In planning any wind energy project, whether it be a full-scale wind farm or a micro generation site, accurate and up-to-date data is essential to predict future energy production (image courtesy of Obelisk Energy and Wind Measurement International)
In planning any wind energy project, whether it be a full-scale wind farm or a micro generation site, accurate and up-to-date data is essential to predict future energy production (image courtesy of Obelisk Energy and Wind Measurement International)

So you want to build a wind farm. Good for you. With the global drive towards a low carbon economy, it is surely the right way to go for many individuals, companies and, indeed, Governments around the world. As information from the Canadian Wind Energy Association (CanWEA) points out, “from large energy companies to individuals looking to supplement their own energy needs, there's a great future in wind energy.”

But while wind energy can make good economic sense for many, planning and developing a wind farm is, CanWEA adds, “a big ask”.

It's not for the faint-hearted, nor for those in any particular hurry. And in many cases it's not necessarily the right option at all.

In fact, when it comes to developing a wind project from A to Z, there is a minefield of potential obstacles, risks to be factored in, and almost certainly some controversy to be faced. Get it right though and, in the words of the Canadian association, the rewards make it all worthwhile.

Key ingredients for success

Successful wind project development needs proper assessment, the right market conditions in place to make it economically feasible, and a great deal of careful preparation and handling. It's the same whether you are talking about one turbine or a thousand, wanting to go onshore or offshore, or are dealing with a private development or a community-owned scheme.

In most countries too, there are a multitude of different approval processes (often at local, regional and central Government level) to go through.

And that's before you even begin to face the practical matters of actually building the thing. Then there's the sticky issue of securing the finance you need (not trivial during a global credit crunch); due diligence issues (technical and non-technical alike); equipment selection; project engineering; construction and grid connection; along with a host of other things to tick off the list. And then when it has been built, the wind farm needs to be run as efficiently as possible to maximise the returns available.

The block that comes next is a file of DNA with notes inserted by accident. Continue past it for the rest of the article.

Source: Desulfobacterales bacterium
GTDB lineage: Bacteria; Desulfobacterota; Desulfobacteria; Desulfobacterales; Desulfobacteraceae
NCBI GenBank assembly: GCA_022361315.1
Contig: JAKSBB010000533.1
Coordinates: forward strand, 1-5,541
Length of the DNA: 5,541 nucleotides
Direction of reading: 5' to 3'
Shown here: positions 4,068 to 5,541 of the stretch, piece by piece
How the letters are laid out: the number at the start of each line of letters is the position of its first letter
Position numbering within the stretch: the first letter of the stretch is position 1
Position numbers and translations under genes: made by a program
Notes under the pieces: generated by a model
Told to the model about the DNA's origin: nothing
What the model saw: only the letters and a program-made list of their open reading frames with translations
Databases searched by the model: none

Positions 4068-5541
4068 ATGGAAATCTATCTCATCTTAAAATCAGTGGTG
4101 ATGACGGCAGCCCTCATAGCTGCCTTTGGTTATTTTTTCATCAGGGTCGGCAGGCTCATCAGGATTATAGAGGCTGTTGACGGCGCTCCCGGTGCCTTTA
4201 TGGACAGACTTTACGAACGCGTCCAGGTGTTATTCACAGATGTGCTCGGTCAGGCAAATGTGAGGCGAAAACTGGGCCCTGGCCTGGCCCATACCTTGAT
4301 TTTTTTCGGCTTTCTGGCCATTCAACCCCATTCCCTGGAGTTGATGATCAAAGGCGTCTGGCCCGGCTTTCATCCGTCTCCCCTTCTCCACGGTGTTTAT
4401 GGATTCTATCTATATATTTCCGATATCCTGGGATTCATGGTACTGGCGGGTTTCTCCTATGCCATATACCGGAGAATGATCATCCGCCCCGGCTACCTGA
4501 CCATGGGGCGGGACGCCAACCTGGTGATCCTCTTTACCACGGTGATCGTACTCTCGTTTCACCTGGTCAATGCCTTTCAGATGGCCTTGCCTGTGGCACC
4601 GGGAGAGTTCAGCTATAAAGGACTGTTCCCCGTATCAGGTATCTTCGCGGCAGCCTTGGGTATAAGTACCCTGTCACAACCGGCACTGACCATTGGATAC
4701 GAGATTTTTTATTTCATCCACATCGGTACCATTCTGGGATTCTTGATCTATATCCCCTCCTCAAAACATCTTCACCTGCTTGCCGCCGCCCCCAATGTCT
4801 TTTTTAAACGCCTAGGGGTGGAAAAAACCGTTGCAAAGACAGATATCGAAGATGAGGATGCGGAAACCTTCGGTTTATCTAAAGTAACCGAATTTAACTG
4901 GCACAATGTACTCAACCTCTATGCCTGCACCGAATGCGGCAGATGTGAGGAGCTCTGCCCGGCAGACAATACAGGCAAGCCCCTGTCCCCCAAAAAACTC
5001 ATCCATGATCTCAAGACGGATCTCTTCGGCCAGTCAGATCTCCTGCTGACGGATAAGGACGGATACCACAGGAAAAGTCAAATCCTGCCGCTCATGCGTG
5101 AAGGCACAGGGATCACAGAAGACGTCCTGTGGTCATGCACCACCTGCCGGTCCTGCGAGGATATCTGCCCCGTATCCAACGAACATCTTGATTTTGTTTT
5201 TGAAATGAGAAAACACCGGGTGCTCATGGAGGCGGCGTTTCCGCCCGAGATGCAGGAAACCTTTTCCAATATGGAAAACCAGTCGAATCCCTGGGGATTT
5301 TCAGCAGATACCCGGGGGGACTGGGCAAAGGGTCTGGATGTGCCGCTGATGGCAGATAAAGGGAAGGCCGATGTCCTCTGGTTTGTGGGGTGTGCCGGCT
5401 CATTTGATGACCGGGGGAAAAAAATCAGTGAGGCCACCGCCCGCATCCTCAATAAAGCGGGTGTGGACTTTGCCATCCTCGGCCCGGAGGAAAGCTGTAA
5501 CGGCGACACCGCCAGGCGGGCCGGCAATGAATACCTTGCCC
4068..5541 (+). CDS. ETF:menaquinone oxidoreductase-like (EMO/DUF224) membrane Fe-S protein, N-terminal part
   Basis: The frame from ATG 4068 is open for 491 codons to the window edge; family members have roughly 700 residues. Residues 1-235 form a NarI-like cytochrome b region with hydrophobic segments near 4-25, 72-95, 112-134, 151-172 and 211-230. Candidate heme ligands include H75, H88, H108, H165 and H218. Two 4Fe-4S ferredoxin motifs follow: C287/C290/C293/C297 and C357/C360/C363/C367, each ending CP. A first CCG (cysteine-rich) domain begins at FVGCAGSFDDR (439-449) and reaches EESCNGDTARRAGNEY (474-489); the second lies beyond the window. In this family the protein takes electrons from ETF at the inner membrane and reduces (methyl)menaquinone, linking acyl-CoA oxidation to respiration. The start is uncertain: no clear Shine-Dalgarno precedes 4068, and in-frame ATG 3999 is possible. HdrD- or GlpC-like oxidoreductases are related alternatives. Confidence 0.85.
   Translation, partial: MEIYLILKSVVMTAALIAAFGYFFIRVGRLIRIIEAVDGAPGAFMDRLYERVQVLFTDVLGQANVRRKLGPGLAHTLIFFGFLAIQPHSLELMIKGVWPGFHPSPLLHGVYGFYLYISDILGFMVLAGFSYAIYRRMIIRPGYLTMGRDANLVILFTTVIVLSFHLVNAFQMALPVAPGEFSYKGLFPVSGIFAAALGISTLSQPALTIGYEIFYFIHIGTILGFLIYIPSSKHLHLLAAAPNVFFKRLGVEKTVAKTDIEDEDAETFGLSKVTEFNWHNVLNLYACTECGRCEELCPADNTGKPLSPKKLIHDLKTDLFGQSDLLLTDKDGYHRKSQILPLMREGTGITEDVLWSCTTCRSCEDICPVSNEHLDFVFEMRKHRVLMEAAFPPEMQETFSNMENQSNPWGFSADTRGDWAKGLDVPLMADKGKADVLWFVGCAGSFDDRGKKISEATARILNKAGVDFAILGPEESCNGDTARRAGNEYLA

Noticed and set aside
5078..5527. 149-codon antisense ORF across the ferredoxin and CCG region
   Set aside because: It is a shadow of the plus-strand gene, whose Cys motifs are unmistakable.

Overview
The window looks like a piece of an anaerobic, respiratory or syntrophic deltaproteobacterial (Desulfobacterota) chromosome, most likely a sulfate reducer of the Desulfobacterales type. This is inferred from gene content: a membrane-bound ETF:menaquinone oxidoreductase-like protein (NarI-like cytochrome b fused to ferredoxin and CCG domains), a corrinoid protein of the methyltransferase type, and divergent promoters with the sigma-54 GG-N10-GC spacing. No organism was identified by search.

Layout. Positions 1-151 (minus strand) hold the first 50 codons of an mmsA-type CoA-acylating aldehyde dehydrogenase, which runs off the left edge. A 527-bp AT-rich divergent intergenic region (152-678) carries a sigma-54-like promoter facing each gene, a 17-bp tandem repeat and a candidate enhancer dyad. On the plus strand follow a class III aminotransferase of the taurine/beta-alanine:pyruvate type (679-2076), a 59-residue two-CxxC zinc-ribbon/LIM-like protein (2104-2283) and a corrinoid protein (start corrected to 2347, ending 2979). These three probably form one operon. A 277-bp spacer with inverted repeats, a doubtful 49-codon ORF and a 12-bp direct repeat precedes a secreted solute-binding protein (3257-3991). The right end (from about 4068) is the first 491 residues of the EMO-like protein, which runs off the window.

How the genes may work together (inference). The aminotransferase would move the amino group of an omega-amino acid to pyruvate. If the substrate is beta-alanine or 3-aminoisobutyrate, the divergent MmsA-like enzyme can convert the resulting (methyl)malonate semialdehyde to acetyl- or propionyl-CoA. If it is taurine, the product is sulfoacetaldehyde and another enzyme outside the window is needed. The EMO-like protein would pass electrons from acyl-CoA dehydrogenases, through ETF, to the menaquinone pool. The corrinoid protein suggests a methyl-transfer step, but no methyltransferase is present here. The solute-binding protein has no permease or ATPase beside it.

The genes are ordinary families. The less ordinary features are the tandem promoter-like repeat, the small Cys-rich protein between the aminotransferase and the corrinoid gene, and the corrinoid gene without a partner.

Every country has its own specific characteristics, rules and conditions that come with developing any energy project, and with them come different risks to be aware of. Some of these will of course affect how a project is developed, and whether or not it can be done cost-effectively. Working with people that have good local knowledge is always a sensible approach to take.

But while there are country-specific hurdles and obstacles to overcome, there are also certain universal steps that any (and all) prospective developers or project owners need to take. And similarly, there are certain words of cautionary advice they would be wise to heed, which will be discussed throughout this series.

So to kick off, just as a local working knowledge of how business is done in any specific country is important, the wisest course of action for any prospective wind farm owner is to turn to the multitude of experts in the field, to ensure the whole thing goes smoothly and effectively.

Even the biggest companies in power generation do not necessarily have all the expertise they need in-house. Like everybody else, they sometimes need to turn elsewhere for the expertise they require.

A dedicated wind or renewable energy association is likely to be many people's first port of call when seeking advice, but to make sure you are turning to the right people when it comes down to the nitty gritty, you need to know exactly why you need them, and when.

This series of articles aims to help you know just that, and be aware of the issues you need to address.

Patience will be a virtue

Taking a wind project through from initial conception to full operation and beyond is then an extensive process that can take years. According to Australian firm AGL Energy, there is a 6-phase process involved in any wind project:

Kicking off is the pre-feasibility and feasibility phase (or project conception stage as some refer to it).

This is then followed by the development phase, design and planning, construction, handover and close out, and finally maintenance and performance.

Just the main development phase before construction can even begin is a “timely process and requires extensive research, technical reporting and consultation with relevant planning authorities, organisations and members of the local community”, AGL notes.

The initial steps for any project, involve investigating whether it is even feasible to run with the idea and develop it further. As with anything, just deciding that you want to develop wind power – and it actually making sense to take the idea to a stage where some serious time and money need to be committed – are poles apart.